Lately I have been feeling in increasing sympathy with Victor Meldrew (the 'hero' of One Foot in the Grave), feeling incredibly intensely angry with just about everything. I have found myself ranting and shouting at the television, losing it over the slightest thing, tense and overwhelmed by anger. A lot of it to do with feeling out of control and unable to change things, like the government or the benefits' system or the way we human beings treat one another.

Of course I know that anger is not always a negative thing, that Jesus was righteously angry, most famously when he took a whip to the sellers in the temple courts. However, although a very small proportion of my anger could perhaps be construed this way - at injustice in the world and my own sin - the majority of it cannot. Moreover it is not even useful anger, of a sort that spurs one onto change something in the world, to do something about it, instead it leaves me exhausted and drained, which is not a good use of an already scarce resource.

This weekend, having shouted and ranted my way through most of an edition of Any Questions on Radio 4 I realised that I needed to do something to change this situation. In classical Christian parlance I felt convicted, in particular by Jesus' words in the sermon on the mount:
"But I tell you that anyone who is angry with his brother will be subject to judgment. Again, anyone who says to his brother, ‘Raca,’ is answerable to the Sanhedrin. But anyone who says, ‘You fool!’ will be in danger of the fire of hell." (Matthew 5.22 NIV)
In particular by the word 'Raca' from this passage and I hated feeling so bitter, angry and out of control. It is the feeling that there are major aspects of my life, such as my health care provision or my income and general government policy, over which I have no control. I have been enraged by the government's attitude towards the vulnerable and their demonization of the sick and disabled; and worse still felt powerless, too tired to protest and generally overwhelmed, invisible and not heard. Listing all the things that have been making me angry would take a long time and it was alarming how unloving, ungracious (in the godly meaning of the word) and hateful I was becoming, the opposite of Jesus in so many ways.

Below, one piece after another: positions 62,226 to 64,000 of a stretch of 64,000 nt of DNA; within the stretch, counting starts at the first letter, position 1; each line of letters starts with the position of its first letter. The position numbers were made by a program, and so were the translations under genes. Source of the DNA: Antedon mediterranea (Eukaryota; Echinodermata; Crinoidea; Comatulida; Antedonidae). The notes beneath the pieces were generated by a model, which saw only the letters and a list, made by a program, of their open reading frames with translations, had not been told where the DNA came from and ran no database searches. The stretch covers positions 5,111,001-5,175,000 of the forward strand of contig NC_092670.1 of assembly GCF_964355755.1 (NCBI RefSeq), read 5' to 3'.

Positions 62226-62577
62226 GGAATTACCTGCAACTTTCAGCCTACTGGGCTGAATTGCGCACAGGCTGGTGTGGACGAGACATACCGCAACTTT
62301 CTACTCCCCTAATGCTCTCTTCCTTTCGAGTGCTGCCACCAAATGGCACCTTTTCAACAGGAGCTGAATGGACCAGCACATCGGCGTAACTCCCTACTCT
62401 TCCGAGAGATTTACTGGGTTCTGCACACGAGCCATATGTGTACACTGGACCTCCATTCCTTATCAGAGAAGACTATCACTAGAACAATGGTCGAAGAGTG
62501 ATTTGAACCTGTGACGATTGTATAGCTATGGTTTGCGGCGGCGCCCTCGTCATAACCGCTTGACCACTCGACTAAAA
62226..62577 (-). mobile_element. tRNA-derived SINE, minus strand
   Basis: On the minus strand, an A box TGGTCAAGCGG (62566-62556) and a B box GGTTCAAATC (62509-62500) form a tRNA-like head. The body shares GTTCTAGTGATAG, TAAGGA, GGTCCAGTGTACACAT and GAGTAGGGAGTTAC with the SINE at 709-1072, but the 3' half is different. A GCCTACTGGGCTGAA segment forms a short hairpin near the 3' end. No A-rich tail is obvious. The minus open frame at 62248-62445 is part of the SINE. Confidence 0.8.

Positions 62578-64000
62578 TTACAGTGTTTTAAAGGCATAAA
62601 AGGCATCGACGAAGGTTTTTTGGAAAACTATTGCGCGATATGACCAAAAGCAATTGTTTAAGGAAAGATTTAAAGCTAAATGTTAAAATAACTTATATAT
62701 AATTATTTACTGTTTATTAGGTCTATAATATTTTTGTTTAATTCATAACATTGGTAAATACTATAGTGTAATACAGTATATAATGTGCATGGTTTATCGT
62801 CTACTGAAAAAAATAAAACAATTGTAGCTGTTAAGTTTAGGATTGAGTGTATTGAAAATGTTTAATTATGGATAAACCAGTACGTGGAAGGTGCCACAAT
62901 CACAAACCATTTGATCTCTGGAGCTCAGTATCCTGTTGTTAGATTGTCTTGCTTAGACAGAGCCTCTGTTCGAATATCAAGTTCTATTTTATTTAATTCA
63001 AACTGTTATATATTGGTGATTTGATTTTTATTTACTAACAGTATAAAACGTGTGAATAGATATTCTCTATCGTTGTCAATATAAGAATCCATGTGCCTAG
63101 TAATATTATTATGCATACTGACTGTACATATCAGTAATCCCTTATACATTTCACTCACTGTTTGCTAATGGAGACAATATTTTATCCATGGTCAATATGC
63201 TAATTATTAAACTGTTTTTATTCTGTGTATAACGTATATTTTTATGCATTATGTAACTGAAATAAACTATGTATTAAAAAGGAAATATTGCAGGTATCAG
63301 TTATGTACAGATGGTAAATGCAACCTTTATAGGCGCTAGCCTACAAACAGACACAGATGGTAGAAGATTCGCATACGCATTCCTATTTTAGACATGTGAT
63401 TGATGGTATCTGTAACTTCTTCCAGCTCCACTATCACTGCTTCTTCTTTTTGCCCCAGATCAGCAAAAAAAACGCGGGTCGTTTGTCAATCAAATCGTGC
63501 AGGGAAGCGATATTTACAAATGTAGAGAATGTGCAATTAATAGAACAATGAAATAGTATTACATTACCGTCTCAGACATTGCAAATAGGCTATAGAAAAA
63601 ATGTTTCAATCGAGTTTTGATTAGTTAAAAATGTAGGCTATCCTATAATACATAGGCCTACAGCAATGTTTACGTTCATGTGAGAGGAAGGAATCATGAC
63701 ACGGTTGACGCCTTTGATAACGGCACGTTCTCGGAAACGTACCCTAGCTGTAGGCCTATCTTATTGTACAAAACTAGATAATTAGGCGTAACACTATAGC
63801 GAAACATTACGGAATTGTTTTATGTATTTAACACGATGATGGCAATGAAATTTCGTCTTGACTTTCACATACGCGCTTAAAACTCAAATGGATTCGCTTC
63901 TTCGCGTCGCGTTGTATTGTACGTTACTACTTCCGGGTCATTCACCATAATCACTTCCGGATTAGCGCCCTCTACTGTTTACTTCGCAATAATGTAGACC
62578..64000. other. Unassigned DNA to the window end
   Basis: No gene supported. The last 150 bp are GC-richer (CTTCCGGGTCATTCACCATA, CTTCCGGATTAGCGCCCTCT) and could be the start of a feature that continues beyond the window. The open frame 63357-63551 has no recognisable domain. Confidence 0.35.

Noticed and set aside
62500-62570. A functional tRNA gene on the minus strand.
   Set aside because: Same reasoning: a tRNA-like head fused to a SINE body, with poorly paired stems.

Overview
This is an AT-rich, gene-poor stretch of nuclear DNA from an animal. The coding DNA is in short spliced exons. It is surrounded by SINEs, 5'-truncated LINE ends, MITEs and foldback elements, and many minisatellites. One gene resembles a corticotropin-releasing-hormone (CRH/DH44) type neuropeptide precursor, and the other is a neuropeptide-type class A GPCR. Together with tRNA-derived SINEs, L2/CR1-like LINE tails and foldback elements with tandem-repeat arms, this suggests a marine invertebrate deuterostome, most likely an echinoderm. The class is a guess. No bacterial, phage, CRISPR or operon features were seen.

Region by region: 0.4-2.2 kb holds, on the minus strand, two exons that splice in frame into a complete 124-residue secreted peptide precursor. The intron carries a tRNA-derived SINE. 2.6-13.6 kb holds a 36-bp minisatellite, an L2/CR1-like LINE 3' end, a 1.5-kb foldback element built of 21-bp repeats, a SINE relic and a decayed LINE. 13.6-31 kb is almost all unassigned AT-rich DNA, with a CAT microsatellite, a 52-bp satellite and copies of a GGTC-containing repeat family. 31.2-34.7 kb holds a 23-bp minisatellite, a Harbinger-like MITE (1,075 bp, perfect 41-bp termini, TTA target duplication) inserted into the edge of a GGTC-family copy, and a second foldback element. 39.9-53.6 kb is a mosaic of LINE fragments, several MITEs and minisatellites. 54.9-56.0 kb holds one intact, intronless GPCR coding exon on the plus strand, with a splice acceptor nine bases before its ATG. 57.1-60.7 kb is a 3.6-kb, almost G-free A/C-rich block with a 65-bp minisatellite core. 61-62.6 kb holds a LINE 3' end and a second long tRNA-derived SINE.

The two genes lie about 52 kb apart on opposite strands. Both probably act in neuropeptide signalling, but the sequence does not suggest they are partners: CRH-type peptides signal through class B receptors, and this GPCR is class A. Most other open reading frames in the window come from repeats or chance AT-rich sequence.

But then as I was praying and mulling over how to deal with this, begging God to help me not feel so angry or be able to use this anger to some effect, it came to me. I may not have the ear of government ministers or the media, but I do have the ear of one who is far more powerful: God "for the authorities are God’s servants, who give their full time to governing" (Romans 13.6 NIV) and He always listens (Proverbs 15.29; Luke 18, among many others).

Prayer yet again is the answer, as I have found many times before (why do I always seem to forget?!). It is doubly powerful because it can change a situation (e.g. 1 Kings 18) and change me: changes my heart and my mind and my attitude about people and situations as it brings me closer to God as I spend time with Him. So I've started praying, starting with David Cameron and continuing with others and situations which have made me angry, and already I feel calmer and more at peace with the world. Naturally it is not quite that simple, I still have a long way to go, but I feel like I am on the right path: knowing that I have someone I can turn to, who listens and is infinitely powerful, helps so much.

Before I feel too self-congratulatory I should thank God, for once again forgiving me and drawing me close to Him, for His patience and His love and His grace.

"Rejoice in the Lord always. I will say it again: Rejoice! Let your gentleness be evident to all. The Lord is near. Do not be anxious about anything, but in everything, by prayer and petition, with thanksgiving, present your requests to God. And the peace of God, which transcends all understanding, will guard your hearts and your minds in Christ Jesus." Philipians 4.4-7

May we all know God's peace.